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Teenager shot dead by U.S. forces at the wall in Baghdad

Teenager shot dead by U.S. forces at the wall in Baghdad

Iraqi teenager Abbas Khadum died in his father's arms, one of 25 men who locals say were shot dead in a single day by U.S. troops in a crackdown on Shiite militiamen in east Baghdad.
His mother fought back tears while his father held a picture of the 19-year-old, his hair slicked back and dressed in a smart shirt buttoned up to his chin, as he gave his version of how U.S. troops had killed his son.
U.S. forces said Khadum was one of 11 "special group" criminals - a term used to describe fighters armed, funded and trained by Iranians - attempting to plant roadside bombs. His parents say he was just walking to university.
Khadum's family live in the heart of the Shiite-dominated Al-Obeidi neighborhood, where many followers of radical cleric Moqtada al-Sadr are rumored to have sought refuge after being driven out of nearby Sadr City.
The neighborhood has been a regular scene of bloody battles between U.S. soldiers and Sadr's Mahdi Army fighters after Iraqi Prime Minister Nuri al-Maliki ordered a crackdown on militias.
Mahdi army militiamen fought deadly street battles with U.S. forces in the Shiite slum Sadr City for seven weeks until a truce was agreed, which took effect on May 10.
Ugly gray barrier
Khadum's family home, an anonymous rectangular building with an iron gate, is around a dozen meters from a wide main road, part-hidden by a large concrete wall erected in mid May by US forces to disrupt militia activities.
U.S. forces built concrete barriers throughout Baghdad in a bid to prevent insurgents launching roadside bomb attacks on military convoys and to block militia movements.
People angry at the presence of the ugly gray barrier protested and launched regular attacks against it, to bring it crashing down.
But, according to Khadum's father, Abu Abbas, American forces hit back.
"In the middle of the night, the Americans positioned themselves on a roof of a nearby building site which overlooks the wall," he said, his bespectacled face framed in a traditional red keffiyeh scarf.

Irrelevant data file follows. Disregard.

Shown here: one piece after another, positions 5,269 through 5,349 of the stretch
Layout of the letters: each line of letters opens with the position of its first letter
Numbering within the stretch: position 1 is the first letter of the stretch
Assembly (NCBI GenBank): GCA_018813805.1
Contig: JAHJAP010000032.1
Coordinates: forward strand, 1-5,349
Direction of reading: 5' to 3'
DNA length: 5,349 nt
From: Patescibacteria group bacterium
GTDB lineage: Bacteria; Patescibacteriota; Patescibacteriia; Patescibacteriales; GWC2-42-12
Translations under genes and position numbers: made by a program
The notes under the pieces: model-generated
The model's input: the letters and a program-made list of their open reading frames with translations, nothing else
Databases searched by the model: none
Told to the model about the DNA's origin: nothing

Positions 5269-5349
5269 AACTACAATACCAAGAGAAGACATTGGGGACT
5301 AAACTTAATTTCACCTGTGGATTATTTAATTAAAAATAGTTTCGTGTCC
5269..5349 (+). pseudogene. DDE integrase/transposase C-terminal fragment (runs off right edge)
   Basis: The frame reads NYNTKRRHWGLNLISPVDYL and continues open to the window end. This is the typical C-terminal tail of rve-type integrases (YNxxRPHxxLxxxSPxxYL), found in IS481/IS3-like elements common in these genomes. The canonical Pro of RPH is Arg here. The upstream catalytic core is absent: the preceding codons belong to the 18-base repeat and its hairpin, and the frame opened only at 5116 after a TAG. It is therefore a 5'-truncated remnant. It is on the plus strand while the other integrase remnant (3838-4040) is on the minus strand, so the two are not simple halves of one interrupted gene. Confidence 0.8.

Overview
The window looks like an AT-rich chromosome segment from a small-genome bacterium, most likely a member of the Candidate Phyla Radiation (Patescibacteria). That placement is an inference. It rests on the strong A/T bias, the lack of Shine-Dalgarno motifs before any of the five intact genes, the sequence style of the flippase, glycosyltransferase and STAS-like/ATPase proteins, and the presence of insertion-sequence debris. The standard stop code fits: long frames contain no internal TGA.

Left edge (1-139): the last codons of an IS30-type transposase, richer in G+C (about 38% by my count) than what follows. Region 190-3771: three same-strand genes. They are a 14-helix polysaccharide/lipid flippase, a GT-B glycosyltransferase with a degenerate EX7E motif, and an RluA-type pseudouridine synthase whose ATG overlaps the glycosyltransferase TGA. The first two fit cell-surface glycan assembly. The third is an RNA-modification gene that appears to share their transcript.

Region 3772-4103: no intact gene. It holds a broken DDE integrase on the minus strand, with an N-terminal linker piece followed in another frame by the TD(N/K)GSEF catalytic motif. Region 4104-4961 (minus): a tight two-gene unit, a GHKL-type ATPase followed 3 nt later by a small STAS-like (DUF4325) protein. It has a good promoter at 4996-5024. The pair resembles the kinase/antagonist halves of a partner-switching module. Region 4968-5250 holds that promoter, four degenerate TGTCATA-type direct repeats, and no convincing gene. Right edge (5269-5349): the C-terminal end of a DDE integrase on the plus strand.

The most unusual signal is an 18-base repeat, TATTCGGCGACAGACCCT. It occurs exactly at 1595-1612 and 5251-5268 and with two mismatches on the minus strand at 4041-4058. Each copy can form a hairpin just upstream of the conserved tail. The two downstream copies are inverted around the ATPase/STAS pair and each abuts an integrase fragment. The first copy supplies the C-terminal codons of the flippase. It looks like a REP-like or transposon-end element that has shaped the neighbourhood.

"At dawn, I stepped out of my house to go to prayers, and I found a bloodied body on my doorstep. It was a laborer who had come to work on a building site close to the wall.
"Neighbors telephoned me to say I shouldn't go out because the Americans were shooting anything that moved.
"A little later, Said Saad, a man who sold drinks, who everyone in the district knew, was also killed. Then one of my neighbors, Sabah Mahdi, had his head blown off by a bullet," Khadum's father said, as his wife wept.
"About 11 a.m., my son was due to go to university with his friends. With all the shooting, he told them not to come and meet him at the house, but to wait a few streets away.
'Died in my arms'
"He left and then a few minutes later, I was called and told he had been wounded. I raced to him. He had been shot in the back, at shoulder level. He was still breathing. He died in my arms as we took him to hospital," he said.
That evening, a U.S. soldier went to photograph the body at the mortuary and told Abu Abbas that the teenager was shot after attempting to bring down the wall.
Khadum had not been in trouble before and was not involved in politics, his family and friends said.
"It is true that people used to try and knock down the wall, but they came from other districts," his father added.
Responding to claims his son was placing roadside bombs, Abu Abbas said Shiite militiamen "don't plant bombs on main streets in Baghdad in broad daylight."
That same day, May 21, saw a total of 25 people, all men, killed by American gunfire close to the Al-Obeidi wall, according to the district's residents.
Cameraman Wissam Ali Ouda, who worked for private Iraqi television station Afaq, was among those killed; shot dead returning home after work.
A week after the shootings, locals still avoid the building site from where many believe the gunmen took their aim.
In Al-Obeidi, the huge concrete wall serves as a stark reminder of the bloodshed of that day.


Updated : 2021-07-29 14:49 GMT+08:00